Guichaoua is a specialist on the African Great Lakes region and has testified as an expert witness in several trials before the ICTR.
Hirondelle: Do you think the ICTR has accomplished its mission? Guichaoua: Yes, on the institutional, political and ethical levels. After the war and genocide in Rwanda in 1994, the advent of the ICTR reflected the UN’s will to create an independent international judicial institution that would end impunity in a region affected since independence by recurring widespread massacres by the authorities, by armed rebels or opposition forces. The Tribunal was a given a mandate to try the worst crimes committed in 1994: war crimes, crimes against humanity and genocide. The crimes had to be determined, the authors identified and brought to justice. That was done for the first time on the African continent, which led a number of national courts also to open cases against suspects on their territory and in some cases to hold trials and convict them. After nearly 20 years, the quality and quantity of the ICTR’s legacy may give rise to some reservations, but it has blazed a trail: the prosecution, judges and staff have tried the main architects of the genocide, established jurisprudence and set standards in terms of truth and justice. And in its wake, other situations, other massacres on the African continent or elsewhere have given rise to international criminal investigations. That is the most important thing.
Hirondelle: Rwanda has accused the ICTR Appeals Chamber of having a plan to acquit the main authors of the genocide or give them light sentences. What do you think about that?
Guichaoua: Relations between the post-genocide authorities in Rwanda and the ICTR have always been difficult. For ten years, the question of possible ICTR trials of RPF crimes (the Tribunal’s “second mandate”) meant constant tension, until the Tribunal dropped this possibility in 2005. After that, Kigali demanded that the full sovereignty of the Rwandan judicial authorities be re-established. When the ICTR authorized its first detainee transfer to Rwanda in 2011, the Court deemed that the Rwandan justice system had been brought up to international standards. Some Western countries followed suit, extraditing to Rwanda suspects who were under an international arrest warrant. Nevertheless, since the “big trials” ended at the ICTR in the late 2000s, each judgment has brought stronger and stronger criticism from Rwanda. The accusations have included labelling ICTR staff and judges in the same way as the genocide suspects, saying they are defending “genocide ideology” or “revisionism”. Accusing Judge Meron, President of the ICTR Appeals Chamber, of having a “plan” to acquit genocide perpetrators can be seen in this context as part of a series of unacceptable verbal outbursts springing from a deterioration in the internal, regional and international context for Rwanda.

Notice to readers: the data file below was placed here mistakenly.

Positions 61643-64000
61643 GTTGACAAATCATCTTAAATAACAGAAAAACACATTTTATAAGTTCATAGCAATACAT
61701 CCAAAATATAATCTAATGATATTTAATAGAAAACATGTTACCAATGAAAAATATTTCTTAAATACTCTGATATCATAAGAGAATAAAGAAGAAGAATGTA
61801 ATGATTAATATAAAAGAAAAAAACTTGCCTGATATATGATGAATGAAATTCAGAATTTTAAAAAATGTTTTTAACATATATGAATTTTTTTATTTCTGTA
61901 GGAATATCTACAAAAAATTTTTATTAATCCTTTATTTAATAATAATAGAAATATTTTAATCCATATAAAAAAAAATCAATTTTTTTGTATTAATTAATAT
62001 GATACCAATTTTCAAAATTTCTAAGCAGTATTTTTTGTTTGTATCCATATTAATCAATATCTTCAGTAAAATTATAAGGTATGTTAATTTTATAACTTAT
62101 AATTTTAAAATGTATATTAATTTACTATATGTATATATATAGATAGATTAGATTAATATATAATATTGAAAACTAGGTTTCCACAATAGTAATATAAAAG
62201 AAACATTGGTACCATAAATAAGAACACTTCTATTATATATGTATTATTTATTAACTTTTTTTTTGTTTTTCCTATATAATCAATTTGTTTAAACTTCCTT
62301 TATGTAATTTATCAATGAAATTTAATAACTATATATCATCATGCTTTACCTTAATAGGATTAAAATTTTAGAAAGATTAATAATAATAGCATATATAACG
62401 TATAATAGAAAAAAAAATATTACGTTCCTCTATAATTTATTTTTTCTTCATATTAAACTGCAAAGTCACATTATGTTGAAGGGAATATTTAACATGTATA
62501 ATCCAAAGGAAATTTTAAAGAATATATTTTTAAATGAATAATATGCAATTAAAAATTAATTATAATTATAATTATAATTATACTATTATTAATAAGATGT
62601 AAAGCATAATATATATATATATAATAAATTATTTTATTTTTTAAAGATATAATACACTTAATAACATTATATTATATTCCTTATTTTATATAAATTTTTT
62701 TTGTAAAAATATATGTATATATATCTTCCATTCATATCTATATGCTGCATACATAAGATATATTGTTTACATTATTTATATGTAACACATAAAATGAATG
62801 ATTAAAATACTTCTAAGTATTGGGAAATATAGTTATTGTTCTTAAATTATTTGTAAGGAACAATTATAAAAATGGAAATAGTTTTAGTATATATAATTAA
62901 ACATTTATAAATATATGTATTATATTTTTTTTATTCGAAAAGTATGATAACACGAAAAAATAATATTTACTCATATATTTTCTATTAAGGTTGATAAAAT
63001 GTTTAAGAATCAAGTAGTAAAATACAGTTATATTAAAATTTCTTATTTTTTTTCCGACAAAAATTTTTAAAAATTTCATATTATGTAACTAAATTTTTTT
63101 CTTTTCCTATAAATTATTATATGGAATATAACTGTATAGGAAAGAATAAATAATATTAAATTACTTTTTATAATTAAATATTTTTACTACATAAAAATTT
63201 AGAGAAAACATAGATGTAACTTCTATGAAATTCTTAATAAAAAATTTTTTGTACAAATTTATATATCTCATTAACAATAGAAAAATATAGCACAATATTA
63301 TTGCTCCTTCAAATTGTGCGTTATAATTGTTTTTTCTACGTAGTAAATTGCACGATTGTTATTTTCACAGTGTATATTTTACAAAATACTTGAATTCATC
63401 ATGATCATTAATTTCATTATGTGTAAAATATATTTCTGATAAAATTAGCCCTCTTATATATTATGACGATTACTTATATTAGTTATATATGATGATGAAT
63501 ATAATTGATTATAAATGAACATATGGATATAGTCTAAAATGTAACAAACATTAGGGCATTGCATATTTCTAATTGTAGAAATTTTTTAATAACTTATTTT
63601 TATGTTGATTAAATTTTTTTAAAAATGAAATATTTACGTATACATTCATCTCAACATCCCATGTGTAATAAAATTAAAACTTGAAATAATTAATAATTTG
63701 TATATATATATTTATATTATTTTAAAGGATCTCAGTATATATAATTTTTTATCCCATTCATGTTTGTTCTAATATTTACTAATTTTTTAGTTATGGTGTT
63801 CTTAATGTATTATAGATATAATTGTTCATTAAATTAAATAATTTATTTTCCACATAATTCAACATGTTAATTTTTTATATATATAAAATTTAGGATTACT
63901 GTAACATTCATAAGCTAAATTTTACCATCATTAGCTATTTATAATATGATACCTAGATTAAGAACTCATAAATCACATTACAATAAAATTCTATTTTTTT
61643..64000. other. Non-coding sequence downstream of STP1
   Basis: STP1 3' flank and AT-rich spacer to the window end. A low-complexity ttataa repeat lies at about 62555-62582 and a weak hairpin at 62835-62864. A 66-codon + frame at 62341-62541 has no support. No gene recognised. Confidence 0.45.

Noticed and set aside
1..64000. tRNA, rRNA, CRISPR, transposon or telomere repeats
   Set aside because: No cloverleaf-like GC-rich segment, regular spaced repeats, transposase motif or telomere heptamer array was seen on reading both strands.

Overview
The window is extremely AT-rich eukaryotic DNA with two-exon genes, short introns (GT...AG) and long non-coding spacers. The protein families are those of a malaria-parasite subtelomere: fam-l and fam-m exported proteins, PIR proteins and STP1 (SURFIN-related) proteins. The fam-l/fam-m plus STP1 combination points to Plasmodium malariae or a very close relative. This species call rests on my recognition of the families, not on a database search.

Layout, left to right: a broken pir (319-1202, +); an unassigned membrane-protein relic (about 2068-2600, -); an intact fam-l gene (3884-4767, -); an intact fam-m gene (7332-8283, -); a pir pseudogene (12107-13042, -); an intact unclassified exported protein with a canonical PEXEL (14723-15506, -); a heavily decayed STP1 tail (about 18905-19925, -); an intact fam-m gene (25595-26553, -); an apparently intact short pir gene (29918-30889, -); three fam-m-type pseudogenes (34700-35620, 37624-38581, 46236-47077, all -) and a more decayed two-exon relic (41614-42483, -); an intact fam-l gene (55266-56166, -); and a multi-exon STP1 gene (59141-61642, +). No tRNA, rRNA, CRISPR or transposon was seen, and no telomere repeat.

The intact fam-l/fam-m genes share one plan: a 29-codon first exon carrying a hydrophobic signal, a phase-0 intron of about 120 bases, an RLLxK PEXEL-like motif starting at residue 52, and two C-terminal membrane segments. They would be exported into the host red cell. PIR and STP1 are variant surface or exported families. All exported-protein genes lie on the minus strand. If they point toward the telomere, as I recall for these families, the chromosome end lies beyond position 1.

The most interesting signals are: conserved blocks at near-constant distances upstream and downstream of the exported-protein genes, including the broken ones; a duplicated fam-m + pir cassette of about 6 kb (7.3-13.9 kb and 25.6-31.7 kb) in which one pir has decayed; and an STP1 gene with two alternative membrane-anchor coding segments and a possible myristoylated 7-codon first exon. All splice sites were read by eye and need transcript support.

Hirondelle: Has the Tribunal managed to establish the facts about the genocide?
Guichaoua: In addition to the accusations of judges being clement towards the accused (which would need close examination on a case by case basis and especially a contextual analysis of these tardy judgments), it seems there are very likely to be two major points of conflict with the Rwandan authorities hanging over the ICTR’s legacy.
The first relates to the relation between the “popular justice” delivered by Rwanda -- which in 2012 claimed to have held nearly 2 million trials in a climate of popular excitation that went beyond the control of the authorities -- and the image of an independent and exacting judicial process put forward by international courts. The judges in Arusha, basing their judgments on thousands of testimonies from direct witnesses of the Rwandan tragedy, have laid down the historical substance and framework with a rigorous, factual and coherent account of facts and of the players’ strategies. Using this approach, the judges systematically refused to confirm the charge of “conspiracy to commit genocide” against accused persons that had widely been dubbed the “brains” or the “planners” of the genocide. So while they established that the anti-Tutsi genocide included from April 1994 pogroms, propaganda, written texts and so on that showed undeniable and explicit genocidal intent, the historical record established by the judges goes against widespread preconceptions of an almost “genetic cause” (ancestral hatred of the Tutsis, a culture of submission to authority, uneducated peasantry, propaganda).